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With Sacha Pfeiffer
As the impeachment inquiry intensifies, President Trump hits back and the State Department watchdog briefs Congress.
On the timeline for the impeachment inquiry
Rep. Pramila Jayapal: "I don't think we we know exactly what the timeline will be, but what we do know is that we are going to do a thorough and fair investigation, and we are going to make sure that we have all the facts in hand. I think one of the things that is very different about this than the work we were doing before, is that this is a level of lawlessness that has unfolded in front of the public. We have evidence in hand that the president endangered our national security, and the White House's record of the call shows President Trump asking President Zelensky to 'do us a favor though.' And those are very, very important words.
"I think now what you see in the subpoenas, different from what we were doing before, is that if the president, the White House, the administration continues to not allow information to come to the committees that have oversight, then that will be construed as obstruction of Congress, and that is laid out in the subpoenas in all the materials that we are sending. Because that has been, I think, this administration's playbook is tie things up in the court, refuse to send information, claim fake privilege. That's not going to be allowed to happen anymore."
"If the president, the White House, the administration continues to not allow information to come to the committees that have oversight, then that will be construed as obstruction of Congress."Rep. Pramila Jayapal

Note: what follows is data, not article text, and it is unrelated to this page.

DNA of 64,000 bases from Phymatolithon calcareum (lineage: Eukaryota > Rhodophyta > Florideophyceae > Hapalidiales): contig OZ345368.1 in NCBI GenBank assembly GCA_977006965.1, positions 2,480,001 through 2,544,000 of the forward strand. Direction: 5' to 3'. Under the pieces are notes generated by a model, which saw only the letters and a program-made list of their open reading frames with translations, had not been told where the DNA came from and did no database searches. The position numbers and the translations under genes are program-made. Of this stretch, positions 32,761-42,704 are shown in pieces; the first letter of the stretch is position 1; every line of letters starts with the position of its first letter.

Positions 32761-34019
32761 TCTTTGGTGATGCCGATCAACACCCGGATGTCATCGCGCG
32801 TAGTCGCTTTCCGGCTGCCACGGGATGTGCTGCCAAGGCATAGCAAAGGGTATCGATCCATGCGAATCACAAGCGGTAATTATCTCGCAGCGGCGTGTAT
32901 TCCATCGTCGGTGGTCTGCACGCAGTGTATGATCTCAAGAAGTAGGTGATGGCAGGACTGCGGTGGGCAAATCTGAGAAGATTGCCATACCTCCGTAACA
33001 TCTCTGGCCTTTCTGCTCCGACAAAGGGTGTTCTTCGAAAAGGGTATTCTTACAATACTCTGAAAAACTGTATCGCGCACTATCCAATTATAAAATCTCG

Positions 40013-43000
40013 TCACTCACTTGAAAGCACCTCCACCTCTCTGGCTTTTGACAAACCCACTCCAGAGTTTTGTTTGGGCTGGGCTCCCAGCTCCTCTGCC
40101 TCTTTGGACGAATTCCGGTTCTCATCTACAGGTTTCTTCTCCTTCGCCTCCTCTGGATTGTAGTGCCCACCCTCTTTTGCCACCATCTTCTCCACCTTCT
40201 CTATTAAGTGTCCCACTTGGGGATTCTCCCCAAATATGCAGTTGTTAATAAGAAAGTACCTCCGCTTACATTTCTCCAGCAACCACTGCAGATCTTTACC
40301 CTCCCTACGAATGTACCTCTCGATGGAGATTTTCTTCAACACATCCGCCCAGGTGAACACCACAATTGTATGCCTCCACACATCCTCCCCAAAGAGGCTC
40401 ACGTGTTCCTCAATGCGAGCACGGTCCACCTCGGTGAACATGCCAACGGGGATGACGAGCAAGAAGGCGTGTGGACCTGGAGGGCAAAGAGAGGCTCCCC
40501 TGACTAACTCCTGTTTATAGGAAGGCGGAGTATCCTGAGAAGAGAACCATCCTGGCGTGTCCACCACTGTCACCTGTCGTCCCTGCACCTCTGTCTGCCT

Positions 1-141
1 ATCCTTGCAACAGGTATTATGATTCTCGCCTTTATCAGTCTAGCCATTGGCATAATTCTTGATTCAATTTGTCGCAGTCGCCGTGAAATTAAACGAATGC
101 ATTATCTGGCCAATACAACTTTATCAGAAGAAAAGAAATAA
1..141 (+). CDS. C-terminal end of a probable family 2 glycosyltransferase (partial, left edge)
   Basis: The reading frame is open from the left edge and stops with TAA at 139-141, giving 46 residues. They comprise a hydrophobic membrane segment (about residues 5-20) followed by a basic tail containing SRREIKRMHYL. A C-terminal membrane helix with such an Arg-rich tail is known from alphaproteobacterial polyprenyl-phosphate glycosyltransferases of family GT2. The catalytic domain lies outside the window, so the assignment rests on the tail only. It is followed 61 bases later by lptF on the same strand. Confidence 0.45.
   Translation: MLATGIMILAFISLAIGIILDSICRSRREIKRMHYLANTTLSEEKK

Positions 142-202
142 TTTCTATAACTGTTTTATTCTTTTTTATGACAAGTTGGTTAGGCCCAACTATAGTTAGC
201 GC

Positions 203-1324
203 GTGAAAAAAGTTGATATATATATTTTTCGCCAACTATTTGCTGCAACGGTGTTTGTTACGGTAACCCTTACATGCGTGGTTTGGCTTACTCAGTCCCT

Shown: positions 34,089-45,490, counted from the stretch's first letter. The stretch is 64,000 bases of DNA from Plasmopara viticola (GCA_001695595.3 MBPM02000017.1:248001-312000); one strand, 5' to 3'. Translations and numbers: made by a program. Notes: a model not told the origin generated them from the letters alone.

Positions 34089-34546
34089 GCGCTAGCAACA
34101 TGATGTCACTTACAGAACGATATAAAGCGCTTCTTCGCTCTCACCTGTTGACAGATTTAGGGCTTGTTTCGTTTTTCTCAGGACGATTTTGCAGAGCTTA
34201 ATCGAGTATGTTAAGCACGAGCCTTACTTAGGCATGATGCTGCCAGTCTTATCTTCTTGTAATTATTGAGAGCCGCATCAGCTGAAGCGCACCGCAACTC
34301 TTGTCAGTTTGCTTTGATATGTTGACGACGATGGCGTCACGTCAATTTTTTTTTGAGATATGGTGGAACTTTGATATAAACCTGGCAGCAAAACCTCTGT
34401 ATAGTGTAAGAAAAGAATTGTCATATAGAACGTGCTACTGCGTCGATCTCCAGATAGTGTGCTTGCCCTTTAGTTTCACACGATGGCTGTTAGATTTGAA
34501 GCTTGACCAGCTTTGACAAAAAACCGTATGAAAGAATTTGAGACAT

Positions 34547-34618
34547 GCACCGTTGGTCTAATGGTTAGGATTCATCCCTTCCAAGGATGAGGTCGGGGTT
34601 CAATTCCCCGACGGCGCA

President Trump continues to frame the inquiry as Democrats being unwilling to accept the election results of 2016. How will you respond if you hear that from constituents?
Jayapal: "I think, actually, the majority of Americans are starting to see this, as well, is that this president has endangered our national security. It is a new level of lawlessness. He withheld critical military aid to counter Russian aggression that Congress had authorized. He abused his power by pressuring a foreign country to interfere in the 2020 election and then he used the levers of government to try to cover it up.
"And this is not an isolated instance. It is actually what we have been investigating for the last several months. The difference is it is in plain view. He bragged about it. It is unfolding in front of us. Everything that we see so far is not only corroborating that single charge around Ukraine, but is also telling us that we have other things that we also need to be looking int,o other call records that, perhaps, were put into confidential safes that should not be there. Not that calls can't be confidential between world leaders, but if they're being scrubbed for things that the president was saying that abused his power, that is a problem.